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Audits—Paving An Unexpected Path To Success

23 Aug 2016, Posted by Dawn Houston CPC, CASCC in Billing, Healthcare

Too many people hear the word “audit” and believe it signals trouble. But generally speaking, audits are actually a preventative measure, not a reactionary scrutinizing of financial history triggered by tax evasion. In fact, for surgery centers, hospitals and similar healthcare facilities, audits can be key to financial health by preventing denials and optimizing reimbursement.

Take A Look Behind the Curtain

When used as a preventative measure, business and program audits can reveal the following:

  1. Areas of documentation and coding that should be improved to prevent denials and increase production and revenue
  2. Opportunities to better manage ICD-10 implementation, particularly since Medicare has begun denying claims for the use of “unspecified” diagnosis codes
  3. Denial “patterns” that occur due to unclear documentation with regard to certain procedures
  4. Seemingly minimal coding errors that could be responsible for a vast majority of denials (according to the “80/20 rule,” 80% of denials could be caused by 20% of the coding)

In the end, audits are all about improving performance, which in turn contributes to a more consistent revenue stream and stronger bottom line.

Find A Little Piece of Mind

The Recovery Audit Program, managed by the Centers for Medicare & Medicaid Services, exists to identify instances of Medicare overpayment and underpayment to healthcare providers, and in its first three-year period recovered more than $900 million. Those are funds that were taken back from providers and returned to the Medicare Trust Fund.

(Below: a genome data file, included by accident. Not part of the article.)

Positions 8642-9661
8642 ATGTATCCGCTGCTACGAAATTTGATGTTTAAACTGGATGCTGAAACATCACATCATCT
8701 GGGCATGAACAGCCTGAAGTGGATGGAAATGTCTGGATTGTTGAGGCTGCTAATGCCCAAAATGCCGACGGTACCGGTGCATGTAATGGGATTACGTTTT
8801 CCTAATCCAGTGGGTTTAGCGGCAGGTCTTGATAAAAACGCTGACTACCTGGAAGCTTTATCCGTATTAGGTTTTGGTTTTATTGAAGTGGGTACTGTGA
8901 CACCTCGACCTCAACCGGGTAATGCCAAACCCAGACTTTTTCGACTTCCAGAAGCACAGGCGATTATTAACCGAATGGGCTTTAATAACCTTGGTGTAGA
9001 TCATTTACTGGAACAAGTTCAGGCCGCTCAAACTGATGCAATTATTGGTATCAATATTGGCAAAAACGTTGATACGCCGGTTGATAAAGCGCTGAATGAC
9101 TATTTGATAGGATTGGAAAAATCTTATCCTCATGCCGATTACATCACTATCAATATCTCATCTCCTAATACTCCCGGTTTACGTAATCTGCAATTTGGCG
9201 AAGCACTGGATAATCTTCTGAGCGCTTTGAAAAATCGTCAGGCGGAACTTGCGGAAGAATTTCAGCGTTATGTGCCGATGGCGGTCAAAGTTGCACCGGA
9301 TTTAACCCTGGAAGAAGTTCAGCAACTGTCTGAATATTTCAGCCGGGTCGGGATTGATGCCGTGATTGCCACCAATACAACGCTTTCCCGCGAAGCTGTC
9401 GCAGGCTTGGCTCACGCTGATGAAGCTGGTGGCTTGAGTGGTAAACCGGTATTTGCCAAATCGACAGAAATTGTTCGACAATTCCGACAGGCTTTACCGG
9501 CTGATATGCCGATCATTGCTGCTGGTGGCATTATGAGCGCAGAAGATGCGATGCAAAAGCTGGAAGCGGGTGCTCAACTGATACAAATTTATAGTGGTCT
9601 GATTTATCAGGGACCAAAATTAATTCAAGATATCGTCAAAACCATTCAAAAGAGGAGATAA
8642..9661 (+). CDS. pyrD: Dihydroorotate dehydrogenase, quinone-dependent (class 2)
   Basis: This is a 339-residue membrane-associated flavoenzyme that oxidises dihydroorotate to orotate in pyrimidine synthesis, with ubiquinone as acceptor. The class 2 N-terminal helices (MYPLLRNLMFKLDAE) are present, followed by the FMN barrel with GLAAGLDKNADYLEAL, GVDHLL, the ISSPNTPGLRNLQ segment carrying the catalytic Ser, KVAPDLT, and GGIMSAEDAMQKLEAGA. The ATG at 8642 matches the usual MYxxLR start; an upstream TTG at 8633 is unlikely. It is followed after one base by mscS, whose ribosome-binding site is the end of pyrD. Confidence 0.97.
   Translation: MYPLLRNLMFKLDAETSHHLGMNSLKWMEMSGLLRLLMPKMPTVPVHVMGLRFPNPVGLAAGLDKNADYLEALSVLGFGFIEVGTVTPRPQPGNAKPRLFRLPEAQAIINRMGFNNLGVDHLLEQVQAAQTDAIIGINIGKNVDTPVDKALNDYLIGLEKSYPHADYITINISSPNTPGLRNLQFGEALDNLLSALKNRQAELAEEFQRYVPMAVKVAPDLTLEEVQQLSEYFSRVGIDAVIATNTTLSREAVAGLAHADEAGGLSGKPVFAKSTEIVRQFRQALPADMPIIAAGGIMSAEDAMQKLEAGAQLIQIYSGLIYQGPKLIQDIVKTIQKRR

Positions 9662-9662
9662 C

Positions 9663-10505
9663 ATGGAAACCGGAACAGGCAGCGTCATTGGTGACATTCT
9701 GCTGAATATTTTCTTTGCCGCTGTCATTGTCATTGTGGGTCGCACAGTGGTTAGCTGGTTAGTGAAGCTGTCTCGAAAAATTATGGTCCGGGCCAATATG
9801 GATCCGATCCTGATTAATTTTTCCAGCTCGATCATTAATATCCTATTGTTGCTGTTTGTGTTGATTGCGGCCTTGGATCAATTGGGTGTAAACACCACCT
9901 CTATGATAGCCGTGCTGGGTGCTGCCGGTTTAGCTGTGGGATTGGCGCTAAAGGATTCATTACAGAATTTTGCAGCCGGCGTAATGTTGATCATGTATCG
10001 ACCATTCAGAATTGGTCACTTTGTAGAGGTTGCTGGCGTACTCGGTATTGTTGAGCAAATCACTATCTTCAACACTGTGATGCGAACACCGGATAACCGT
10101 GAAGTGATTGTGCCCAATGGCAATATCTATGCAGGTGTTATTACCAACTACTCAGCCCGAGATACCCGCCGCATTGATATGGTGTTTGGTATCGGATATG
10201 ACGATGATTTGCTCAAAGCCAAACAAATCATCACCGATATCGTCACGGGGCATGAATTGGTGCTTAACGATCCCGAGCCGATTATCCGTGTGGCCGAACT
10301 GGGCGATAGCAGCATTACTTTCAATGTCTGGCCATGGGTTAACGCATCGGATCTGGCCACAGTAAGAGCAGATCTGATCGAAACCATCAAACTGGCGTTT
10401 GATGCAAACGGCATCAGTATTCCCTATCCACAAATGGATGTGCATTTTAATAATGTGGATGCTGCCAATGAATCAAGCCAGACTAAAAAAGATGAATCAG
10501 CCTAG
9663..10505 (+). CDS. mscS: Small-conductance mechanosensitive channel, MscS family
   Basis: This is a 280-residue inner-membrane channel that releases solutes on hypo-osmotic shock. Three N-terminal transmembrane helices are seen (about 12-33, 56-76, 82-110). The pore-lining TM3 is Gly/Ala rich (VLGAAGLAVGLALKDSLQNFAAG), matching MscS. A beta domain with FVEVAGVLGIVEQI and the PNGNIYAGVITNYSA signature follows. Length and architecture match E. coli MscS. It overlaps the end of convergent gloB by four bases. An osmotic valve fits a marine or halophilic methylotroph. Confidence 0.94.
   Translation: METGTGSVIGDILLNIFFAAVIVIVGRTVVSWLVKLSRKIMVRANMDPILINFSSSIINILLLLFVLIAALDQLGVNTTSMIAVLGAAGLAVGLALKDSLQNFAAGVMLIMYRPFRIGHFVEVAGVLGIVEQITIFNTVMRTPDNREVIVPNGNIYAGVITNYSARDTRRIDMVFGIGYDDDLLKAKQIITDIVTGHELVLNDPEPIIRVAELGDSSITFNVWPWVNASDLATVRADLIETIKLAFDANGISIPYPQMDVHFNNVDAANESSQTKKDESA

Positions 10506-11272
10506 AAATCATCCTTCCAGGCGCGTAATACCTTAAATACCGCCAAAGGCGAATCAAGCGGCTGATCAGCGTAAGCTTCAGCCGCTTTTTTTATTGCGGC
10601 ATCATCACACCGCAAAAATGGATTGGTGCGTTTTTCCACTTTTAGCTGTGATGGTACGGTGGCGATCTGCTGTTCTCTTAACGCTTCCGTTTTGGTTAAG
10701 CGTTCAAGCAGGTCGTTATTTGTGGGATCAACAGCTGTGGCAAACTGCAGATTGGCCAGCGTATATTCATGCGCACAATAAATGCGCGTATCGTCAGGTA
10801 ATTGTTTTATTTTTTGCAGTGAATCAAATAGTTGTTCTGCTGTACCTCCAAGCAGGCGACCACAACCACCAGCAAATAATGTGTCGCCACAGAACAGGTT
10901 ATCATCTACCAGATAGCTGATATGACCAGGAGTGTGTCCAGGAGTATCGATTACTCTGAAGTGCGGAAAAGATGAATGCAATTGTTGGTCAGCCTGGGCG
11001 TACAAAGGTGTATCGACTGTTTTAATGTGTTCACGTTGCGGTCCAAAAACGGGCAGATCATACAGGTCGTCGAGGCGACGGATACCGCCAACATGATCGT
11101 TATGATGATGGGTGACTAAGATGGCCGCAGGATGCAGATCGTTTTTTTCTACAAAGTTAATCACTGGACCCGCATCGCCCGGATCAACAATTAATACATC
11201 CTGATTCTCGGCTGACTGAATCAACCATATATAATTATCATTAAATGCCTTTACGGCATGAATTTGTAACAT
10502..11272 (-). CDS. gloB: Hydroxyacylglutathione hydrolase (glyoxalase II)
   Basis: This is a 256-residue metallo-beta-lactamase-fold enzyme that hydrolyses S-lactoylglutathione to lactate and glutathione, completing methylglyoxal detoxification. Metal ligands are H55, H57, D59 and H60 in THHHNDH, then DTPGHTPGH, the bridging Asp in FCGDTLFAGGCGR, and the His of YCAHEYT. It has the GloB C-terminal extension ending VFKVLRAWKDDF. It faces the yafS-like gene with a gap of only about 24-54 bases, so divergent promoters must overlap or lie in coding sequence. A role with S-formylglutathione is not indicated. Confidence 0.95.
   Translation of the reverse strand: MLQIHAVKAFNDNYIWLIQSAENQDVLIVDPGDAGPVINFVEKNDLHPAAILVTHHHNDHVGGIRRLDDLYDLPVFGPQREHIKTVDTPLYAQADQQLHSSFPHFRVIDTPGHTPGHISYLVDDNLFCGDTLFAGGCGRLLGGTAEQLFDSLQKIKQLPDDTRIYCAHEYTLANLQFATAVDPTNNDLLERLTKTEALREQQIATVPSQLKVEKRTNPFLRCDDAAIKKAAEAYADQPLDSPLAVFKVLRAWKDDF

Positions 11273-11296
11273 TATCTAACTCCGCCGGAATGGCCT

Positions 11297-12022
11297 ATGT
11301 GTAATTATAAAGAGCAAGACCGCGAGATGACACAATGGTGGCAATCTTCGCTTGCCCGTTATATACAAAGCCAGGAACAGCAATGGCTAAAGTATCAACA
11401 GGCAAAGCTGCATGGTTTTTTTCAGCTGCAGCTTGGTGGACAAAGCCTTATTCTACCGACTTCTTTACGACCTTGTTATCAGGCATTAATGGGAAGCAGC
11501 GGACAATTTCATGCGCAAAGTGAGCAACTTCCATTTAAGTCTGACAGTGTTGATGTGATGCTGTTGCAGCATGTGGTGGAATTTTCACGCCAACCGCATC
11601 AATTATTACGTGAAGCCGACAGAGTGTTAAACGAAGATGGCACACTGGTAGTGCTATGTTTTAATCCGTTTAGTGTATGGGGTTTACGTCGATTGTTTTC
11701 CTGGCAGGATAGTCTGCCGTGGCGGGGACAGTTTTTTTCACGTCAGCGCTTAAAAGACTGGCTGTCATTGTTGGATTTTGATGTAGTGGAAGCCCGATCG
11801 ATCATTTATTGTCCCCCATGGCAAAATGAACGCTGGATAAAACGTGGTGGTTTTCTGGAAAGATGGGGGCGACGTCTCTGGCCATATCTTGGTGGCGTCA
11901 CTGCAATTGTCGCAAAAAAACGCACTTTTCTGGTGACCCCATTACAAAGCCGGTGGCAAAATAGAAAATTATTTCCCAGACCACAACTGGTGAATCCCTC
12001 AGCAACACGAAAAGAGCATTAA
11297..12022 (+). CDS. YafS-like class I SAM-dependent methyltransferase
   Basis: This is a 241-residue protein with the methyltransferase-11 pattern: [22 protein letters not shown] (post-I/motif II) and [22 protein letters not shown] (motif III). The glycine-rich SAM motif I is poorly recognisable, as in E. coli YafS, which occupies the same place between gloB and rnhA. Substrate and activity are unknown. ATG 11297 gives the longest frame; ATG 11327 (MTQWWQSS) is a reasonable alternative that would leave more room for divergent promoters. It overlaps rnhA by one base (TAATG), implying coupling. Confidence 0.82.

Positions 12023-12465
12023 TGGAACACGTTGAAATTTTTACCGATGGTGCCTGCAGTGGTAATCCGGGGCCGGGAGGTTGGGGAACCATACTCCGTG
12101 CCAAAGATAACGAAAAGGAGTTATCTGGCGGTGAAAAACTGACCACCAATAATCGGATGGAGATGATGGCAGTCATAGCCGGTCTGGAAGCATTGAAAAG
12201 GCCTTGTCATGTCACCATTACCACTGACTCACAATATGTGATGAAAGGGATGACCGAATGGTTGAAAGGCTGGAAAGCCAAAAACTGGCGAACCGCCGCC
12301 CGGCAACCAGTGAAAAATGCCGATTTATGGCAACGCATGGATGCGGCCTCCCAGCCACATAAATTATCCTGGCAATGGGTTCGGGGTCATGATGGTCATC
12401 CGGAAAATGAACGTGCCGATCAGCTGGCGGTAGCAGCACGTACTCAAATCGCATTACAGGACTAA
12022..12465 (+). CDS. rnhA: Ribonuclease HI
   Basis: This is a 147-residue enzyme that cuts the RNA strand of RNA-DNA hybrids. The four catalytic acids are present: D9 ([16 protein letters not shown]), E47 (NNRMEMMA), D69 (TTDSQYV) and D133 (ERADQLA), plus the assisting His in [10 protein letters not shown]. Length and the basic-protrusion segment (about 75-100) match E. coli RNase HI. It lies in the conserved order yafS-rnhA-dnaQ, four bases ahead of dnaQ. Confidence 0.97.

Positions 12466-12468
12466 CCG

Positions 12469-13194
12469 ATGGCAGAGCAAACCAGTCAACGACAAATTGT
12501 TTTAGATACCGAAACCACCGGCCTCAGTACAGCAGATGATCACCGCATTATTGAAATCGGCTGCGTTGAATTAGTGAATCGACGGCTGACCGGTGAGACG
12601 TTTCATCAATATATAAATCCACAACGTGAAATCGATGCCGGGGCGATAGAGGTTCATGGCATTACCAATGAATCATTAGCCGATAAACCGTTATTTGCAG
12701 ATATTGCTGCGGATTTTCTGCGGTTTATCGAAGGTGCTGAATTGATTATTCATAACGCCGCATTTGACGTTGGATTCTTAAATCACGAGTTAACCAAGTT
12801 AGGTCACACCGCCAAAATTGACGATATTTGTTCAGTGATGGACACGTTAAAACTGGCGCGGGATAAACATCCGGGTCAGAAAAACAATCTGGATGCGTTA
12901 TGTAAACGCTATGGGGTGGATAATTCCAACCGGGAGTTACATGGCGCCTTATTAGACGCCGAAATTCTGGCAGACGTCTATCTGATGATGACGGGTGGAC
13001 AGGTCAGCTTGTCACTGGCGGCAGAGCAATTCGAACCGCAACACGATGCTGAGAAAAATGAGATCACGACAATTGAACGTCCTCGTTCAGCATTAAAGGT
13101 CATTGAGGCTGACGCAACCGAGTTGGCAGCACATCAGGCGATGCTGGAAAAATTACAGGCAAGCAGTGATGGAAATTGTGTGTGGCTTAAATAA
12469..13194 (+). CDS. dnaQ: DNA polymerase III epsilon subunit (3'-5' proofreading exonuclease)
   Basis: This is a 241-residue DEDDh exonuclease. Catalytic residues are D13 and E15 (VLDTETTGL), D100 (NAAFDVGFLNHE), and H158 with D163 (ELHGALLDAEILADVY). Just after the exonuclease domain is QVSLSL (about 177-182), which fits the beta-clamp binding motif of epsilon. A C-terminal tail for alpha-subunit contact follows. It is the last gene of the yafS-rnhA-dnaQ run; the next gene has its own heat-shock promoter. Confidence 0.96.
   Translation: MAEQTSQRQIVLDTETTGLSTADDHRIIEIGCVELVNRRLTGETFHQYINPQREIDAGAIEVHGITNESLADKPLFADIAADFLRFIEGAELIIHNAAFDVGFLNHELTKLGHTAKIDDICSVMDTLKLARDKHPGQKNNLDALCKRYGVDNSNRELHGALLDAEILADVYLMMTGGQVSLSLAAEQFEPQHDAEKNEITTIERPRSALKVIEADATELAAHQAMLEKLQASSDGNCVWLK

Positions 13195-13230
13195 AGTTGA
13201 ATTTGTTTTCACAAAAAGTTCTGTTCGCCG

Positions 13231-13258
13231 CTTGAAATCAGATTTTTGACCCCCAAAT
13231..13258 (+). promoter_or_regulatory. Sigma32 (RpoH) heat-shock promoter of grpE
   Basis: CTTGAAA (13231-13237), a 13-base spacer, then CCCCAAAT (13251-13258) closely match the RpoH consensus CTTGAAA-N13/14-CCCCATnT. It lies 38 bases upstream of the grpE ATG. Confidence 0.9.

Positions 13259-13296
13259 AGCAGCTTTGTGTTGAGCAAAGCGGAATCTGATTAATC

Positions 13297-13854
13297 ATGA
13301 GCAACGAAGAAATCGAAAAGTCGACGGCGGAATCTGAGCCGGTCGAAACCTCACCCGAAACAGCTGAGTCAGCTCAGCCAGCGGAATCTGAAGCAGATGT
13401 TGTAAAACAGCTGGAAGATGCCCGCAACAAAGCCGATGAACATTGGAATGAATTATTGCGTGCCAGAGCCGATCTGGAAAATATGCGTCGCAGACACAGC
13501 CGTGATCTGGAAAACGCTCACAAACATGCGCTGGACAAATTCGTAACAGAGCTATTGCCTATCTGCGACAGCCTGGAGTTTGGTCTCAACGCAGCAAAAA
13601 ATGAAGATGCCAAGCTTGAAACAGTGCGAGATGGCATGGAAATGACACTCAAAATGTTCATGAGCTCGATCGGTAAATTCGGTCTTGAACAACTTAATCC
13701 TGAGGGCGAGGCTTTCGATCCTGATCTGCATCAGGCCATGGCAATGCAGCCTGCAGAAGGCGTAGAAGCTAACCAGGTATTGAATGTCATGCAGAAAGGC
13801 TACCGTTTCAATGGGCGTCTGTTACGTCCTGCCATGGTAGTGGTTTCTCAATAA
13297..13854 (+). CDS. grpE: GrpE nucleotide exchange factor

But conducting your own annual or biannual audit (or having in2itive conduct one for you!) can help prevent any potential issues with Recovery Audit Contractors (those who collect on behalf of the recovery program).

So prepare your facility for possible outside audits—conduct your own routine evaluations and remember:

 

  1. Don’t wait for large payments to be recouped to realize what areas need to be improved.
  2. Just because a claim gets paid initially does not mean it was coded correctly and compliantly.
  3. Greater accuracy is needed when coding for a multi-specialty practice due to the wide variety of procedures performed.

 

We’ve said it before and will continue to remind you: healthcare and the associated revenue process changes constantly. Keeping up with evolving standards and best practices takes work and regular internal audits are part of a positive, proactive effort. If you’re ready to get the process underway, contact us at in2itive Business Solutions to make sure your next audit is efficient, thorough and informative.

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